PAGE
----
Predicting the Playoffs?
You read it right. I can’t recall a time at this publication in which I went through the first round of the playoffs and wrote my predictions ahead of puck drop. I can’t exactly recall why I’ve decided to take myself out of the running for bragging rights or ultimate humiliation though. Perhaps, it was that time in 2014 when I was on the sports staff for The Setonian and was the only person to pick Kansas City over the Mike Trout, Albert Pujols, Josh Hamilton-led L.A. Angels in the 2014 American League Divisional Series. You know the story, the Royals made it to the World Series before the modern day dynasty, San Francisco Giants won in a seven-game series.
Since then, and to the best of my knowledge, I’ve tried to ride that high. But given the unprecedented nature of everything this season–everything the last 15 months, to be exact, I’ve decided to break from the norm a bit. But this isn’t one AL Divisional Series prediction…this is the entire Stanley Cup Playoffs opening round. Sixteen teams, eight series, eight eventual-winners and by July, two will battle for the Cup. So keep the expectations reasonable, I mean I can’t go 8-for-8, right?
1-Colorado Avalanche (39-13-4-82pts.) vs. 4-St. Louis Blues (27-20-9-63pts.)
There’s a wild part of me that wants to say the Blues can prevail the longer the series goes. Because even with the unenviable task of going toe-to-toe with the President’s Trophy winning, Avs, there’s a lot of intrigue around the Blues. Mike Hoffman, who waited out much of free agency to sign a one-year deal in St. Louis, has played better down the stretch after a struggling first few acts that included some healthy scratches. Ryan O’Reilly nearly equaled his points total from last season through 71 games in 54 this season–he’s got a Conn Smythe on his resume and is a true gamer. And, Vladimir Tarasenko is healthy for postseason hockey.
All that said, and as much as we’ve seen the league’s top team go down early in the playoffs before, it’s just not tempting enough to bet against Nathan MacKinnon’s Avalanche, especially with young stars, Mikko Rantanen and Cale Makar having two prior postseason runs to their name. Philipp Grubauer’s numbers look strong, but you know it’s just this close to becoming an area of focus if he starts off slow. I said the Blues seem to be a favorite the longer this series goes, so I’ll take Colorado and I’ll take them in fairly quick order.
(UPDATE: Blues leading scorer, David Perron, was added to the NHL’s COVID protocol list on Saturday)
Prediction: Avalanche in 5
2-Vegas Golden Knights (40-14-2-82pts.) vs. 3-Minnesota Wild (35-16-5-75pts.)
The Golden Knights finished with the same number of points as the Avalanche, but were beaten out for home advantage throughout the playoffs regardless of opponent based off their four regulation losses to Colorado. The result, a pretty tough-to-call series that pits the Golden Knights against a Minnesota team that surprised pretty much everyone with their season. Kirill Kaprizov, 24, will absolutely win the Calder Trophy as the league’s best rookie and will absolutely force months of debate and discussion on the merit of the award like when Artemi Panarin won it in 2015, but nonetheless the six-year KHL vet has adjusted just fine to North America and headlines a pretty strong offensive club–tied for seventh in league scoring, sixth in goals-per-game. Kevin Fiala had somewhat of a breakout party during last postseason and it will be interesting to see how he tries to repeat himself–Vegas will be on him throughout the series.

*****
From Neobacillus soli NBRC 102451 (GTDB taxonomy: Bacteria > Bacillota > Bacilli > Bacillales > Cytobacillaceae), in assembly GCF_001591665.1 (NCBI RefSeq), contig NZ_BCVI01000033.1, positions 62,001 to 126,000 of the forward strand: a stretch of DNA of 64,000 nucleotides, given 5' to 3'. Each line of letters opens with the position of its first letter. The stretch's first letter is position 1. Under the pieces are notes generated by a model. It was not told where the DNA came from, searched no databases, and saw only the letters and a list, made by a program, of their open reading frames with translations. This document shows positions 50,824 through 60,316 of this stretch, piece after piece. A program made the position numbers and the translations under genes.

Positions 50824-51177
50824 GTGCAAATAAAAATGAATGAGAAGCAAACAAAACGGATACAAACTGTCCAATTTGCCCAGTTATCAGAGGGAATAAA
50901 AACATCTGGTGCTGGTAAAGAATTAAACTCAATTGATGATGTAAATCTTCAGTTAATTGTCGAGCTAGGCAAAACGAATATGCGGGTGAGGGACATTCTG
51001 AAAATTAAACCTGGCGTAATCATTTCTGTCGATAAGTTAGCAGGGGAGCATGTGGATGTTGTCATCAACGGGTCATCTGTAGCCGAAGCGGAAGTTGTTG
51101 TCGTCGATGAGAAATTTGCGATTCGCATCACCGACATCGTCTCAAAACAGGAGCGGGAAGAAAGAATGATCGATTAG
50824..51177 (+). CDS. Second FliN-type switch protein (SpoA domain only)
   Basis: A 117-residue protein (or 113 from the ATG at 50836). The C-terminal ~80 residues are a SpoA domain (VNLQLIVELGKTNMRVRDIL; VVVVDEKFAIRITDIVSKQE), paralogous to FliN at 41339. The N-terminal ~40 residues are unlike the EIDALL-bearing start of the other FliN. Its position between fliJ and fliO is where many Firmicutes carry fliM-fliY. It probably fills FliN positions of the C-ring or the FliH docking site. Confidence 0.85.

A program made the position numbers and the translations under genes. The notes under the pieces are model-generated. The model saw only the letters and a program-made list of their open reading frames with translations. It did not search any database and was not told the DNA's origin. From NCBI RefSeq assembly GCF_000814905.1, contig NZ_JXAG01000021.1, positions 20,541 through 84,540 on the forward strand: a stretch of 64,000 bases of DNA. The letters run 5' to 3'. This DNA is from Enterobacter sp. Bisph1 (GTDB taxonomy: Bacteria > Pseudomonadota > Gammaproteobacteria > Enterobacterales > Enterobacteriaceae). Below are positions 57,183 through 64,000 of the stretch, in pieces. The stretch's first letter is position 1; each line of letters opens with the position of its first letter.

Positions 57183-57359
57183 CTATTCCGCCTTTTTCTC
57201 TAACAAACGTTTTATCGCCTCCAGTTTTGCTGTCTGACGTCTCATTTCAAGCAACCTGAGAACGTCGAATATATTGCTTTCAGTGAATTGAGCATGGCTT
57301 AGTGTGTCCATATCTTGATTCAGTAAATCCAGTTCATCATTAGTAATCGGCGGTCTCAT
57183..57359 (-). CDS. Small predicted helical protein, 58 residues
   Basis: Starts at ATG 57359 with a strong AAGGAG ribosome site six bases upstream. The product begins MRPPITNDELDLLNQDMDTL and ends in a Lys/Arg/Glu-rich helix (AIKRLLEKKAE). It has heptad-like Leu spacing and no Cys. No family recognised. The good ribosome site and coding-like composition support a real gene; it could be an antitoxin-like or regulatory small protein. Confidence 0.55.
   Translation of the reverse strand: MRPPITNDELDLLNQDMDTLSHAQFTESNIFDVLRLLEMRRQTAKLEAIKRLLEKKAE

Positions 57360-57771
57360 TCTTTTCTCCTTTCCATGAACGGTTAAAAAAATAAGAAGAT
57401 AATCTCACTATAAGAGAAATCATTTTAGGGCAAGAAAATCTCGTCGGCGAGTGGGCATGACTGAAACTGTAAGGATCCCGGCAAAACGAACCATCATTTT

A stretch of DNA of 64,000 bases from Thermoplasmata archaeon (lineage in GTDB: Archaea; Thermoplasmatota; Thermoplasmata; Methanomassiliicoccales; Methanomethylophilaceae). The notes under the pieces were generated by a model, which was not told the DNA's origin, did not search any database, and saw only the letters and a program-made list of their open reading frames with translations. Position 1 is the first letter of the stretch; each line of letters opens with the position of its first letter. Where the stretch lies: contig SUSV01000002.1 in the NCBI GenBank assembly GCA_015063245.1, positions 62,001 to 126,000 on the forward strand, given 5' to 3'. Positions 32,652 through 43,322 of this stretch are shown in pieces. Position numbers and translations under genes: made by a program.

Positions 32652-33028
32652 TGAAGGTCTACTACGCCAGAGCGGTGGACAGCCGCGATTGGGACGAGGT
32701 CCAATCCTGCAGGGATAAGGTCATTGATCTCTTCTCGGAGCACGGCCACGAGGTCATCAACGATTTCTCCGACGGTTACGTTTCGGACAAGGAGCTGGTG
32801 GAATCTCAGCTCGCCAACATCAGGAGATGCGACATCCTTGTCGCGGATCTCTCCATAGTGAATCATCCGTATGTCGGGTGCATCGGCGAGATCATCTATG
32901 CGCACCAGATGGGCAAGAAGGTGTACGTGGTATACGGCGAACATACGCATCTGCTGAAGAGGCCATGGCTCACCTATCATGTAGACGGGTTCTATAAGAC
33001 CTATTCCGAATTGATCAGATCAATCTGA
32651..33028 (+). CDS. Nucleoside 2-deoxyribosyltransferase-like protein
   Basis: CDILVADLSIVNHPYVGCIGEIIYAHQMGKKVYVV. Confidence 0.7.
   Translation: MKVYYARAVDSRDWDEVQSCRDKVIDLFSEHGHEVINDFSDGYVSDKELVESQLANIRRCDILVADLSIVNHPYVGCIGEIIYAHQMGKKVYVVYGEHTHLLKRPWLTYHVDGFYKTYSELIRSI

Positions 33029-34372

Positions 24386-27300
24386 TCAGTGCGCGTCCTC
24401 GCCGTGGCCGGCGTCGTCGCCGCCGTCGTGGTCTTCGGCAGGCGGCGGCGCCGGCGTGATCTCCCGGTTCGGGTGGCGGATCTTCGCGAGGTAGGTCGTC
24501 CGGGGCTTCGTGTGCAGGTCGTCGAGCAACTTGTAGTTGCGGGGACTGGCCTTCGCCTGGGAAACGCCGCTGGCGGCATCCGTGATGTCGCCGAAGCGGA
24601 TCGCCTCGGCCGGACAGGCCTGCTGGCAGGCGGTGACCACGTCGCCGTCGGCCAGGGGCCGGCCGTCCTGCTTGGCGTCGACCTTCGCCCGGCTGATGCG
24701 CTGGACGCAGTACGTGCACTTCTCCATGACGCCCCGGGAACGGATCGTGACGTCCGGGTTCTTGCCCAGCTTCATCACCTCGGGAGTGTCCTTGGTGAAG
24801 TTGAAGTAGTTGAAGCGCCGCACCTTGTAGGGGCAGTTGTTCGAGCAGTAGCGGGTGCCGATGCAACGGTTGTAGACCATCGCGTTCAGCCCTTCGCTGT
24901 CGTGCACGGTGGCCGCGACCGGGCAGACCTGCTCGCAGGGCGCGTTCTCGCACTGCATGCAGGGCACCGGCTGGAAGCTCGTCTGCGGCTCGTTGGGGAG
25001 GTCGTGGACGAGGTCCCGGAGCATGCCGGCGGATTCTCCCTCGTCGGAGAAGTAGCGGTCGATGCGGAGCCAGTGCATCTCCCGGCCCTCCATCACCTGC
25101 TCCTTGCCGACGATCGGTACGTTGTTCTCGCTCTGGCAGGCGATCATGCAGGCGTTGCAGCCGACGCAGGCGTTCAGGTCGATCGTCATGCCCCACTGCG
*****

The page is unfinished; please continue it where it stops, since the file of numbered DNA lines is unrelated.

Zach Parise, who had a tough season–18 points in 45 games–still has four more years left on that 13-year contract he signed in 2012, but it’s hard to say he’ll hold up long enough to finish it out. He’ll be 37 this offseason and his closest taste of the Cup was a run with New Jersey in 2012. Ryan Suter, 36, isn’t too far behind him–he has the identical contract to Parise and is also void a championship as part of a great career. Though the Golden Knights can boast Mark Stone and last year’s free agent prize, Alex Pietrangelo to go along with much of the cast that was part of their 2018 inaugural season run to the Finals, I just have a feeling the Wild will be a determined bunch. The feel-good story of Vegas has seemed to evaporate and Minnesota is certainly the rooting interest outside the two fanbases.
Prediction: Wild in 7
1-Pittsburgh Penguins (37-16-3-77pts.) vs. 4-New York Islanders (32-17-7-71pts.)
For the second time in three postseasons, the Penguins will meet the Islanders. If you don’t recall the most recent encounter, it might be because it lasted just four games. It also helped prompt then-general manager, Jim Rutherford to trade Phil Kessel to Arizona in the offseason. That Islanders team was particularly surprising in that they advanced to the postseason and won a round after two-straight years of missing and the loss of John Tavares prior to the season via free agency. Tavares, now a Maple Leaf, has carved out the next chapter of his career and so too have the Isles. Led by Lou Lamoriello and Barry Trotz and on-ice by Mat Barzal, Jordan Eberle and main-stays including Josh Bailey, Brock Nelson and Casey Cizikas, there’s a solid buy-in from this group that brought back fan favorite Matt Martin in the offseason and traded for veteran presence in Kyle Palmieri, Travis Zajac and Braydon Coburn. After falling in a six-game Conference Final series with Tampa in last postseason’s bubble, the Isles return with much of the same squad, absent Anders Lee (ACL). Even in this 1v4 series, it’s hard not to think New York can find a way to frustrate and prevail against Sid and Geno in a six or seven-game series.